5 Errors to Avoid on Your Executive Resume

BlogExecutive ResumesJob SearchProfessional ResumesResume Writing

Writing the perfect resume may seem difficult to accomplish with all of the tips and tricks you have heard about. The top resume writing services can point out mistakes on your resume that you may not even believe is an issue. For example, we’ve all heard about the value of using bullet points in a resume, but did you know using too many bullet points is a sign of desperation in the eyes of an employer? Identifying mistakes like this can be tough, so here are five of the biggest errors the top resume writing services can help you discover and prevent.

Not Including Your LinkedIn Profile

Nowadays employers are going to look for social proof rather than simply relying on your resume to tell them what they need to know. Not including your LinkedIn profile link at the top or bottom of your resume may indicate you’re hiding something or you don’t want them to search for you online. Employers will try to find your LinkedIn profile anyway, so make it easier on them by providing the link.

Too Many Bullet Points

While it’s tempting to list out every achievement, skill and accomplishment you’ve earned over the years, try not to put them in the form of too many bullet points. Having more than about five bullet points may indicate you’re trying too hard to appear qualified for the job. It’s best to narrow down your most relevant attributes to the job you’re applying for and only include those.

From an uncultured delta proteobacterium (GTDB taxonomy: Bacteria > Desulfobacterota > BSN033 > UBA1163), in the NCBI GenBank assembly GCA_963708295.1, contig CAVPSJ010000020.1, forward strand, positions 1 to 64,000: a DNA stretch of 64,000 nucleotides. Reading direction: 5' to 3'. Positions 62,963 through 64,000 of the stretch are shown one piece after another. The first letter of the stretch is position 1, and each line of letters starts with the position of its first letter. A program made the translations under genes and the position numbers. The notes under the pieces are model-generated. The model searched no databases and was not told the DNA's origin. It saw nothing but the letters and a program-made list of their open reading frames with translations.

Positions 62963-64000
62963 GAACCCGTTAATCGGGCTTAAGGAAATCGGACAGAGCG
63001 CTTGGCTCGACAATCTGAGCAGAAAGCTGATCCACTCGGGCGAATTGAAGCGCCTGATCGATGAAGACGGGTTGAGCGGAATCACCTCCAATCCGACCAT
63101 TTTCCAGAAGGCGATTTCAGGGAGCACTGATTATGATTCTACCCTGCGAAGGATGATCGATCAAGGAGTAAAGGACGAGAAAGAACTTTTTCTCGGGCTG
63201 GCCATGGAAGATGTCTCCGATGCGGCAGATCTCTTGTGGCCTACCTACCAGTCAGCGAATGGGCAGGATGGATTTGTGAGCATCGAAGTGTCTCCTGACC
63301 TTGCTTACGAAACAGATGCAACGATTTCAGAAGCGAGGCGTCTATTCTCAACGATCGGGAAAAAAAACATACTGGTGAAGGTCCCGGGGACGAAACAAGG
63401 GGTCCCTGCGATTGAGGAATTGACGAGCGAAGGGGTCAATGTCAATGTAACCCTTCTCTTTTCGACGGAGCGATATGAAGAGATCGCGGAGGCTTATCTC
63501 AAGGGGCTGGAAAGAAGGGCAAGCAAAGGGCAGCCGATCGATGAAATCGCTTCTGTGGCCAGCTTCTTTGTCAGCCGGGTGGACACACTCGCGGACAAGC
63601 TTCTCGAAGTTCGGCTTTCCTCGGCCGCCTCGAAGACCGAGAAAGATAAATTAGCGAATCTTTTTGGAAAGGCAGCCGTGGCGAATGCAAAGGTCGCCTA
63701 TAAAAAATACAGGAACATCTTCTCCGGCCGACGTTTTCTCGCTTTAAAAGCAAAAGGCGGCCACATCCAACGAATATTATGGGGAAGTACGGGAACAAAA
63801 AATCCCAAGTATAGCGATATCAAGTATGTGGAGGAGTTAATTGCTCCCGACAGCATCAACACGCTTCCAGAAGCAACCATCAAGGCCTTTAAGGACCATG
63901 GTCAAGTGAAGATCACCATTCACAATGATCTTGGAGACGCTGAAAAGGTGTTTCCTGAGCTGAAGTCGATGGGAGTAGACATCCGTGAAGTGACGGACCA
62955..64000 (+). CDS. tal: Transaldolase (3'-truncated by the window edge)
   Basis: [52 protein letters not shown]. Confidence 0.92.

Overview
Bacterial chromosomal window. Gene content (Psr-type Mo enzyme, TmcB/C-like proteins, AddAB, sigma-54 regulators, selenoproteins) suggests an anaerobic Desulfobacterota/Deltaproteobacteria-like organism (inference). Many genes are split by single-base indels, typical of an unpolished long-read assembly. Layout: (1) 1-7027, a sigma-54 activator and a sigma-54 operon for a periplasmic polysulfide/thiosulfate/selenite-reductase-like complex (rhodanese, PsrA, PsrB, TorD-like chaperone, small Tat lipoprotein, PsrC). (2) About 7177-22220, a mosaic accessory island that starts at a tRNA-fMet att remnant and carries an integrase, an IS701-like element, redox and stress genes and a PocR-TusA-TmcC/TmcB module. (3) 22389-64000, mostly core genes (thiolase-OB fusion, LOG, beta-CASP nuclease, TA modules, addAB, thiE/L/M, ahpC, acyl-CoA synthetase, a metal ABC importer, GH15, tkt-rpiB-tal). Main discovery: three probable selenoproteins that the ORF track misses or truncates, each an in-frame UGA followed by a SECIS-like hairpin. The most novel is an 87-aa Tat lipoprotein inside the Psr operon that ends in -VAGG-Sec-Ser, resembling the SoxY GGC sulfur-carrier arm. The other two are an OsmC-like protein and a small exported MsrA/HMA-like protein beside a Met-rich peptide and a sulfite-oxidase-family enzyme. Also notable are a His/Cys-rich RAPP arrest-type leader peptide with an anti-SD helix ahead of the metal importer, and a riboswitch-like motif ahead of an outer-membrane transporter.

Not Enough White Space

You never want your resume to be more than two pages, but you also shouldn’t stuff as much text as possible into those two pages. The best executive resume format will leave a good amount of white space around the perimeter of the document and between each section of the resume. This makes the entire document look cleaner and it’s much easier for the hiring manager to read.

Listing Political Affiliations

You may feel strongly about your political affiliation, but your resume is not the place to list it. One of the only times the top resume writing services will recommend listing your political affiliation is if it’s relevant to the job you’re applying for. Otherwise, it’s generally a big risk to include it.

Inconsistencies or Typographical Errors

Proofreading your resume thoroughly for typographical errors or inconsistencies is essential. Don’t rely on spell check offered by your software program, since it doesn’t always catch everything. Once you believe you have everything in order, allow a friend or a resume expert to proofread and critique it as well so you don’t miss anything.

Professional Resume Services can easily identify potential errors in a resume that aren’t necessarily evident to the average person. We know what hiring managers and recruiters are looking for and what the major pitfalls of any given resume are. If you’re unsure about any aspect of your resume, feel free to reach out to us at any time for helpful tips and hints to consider.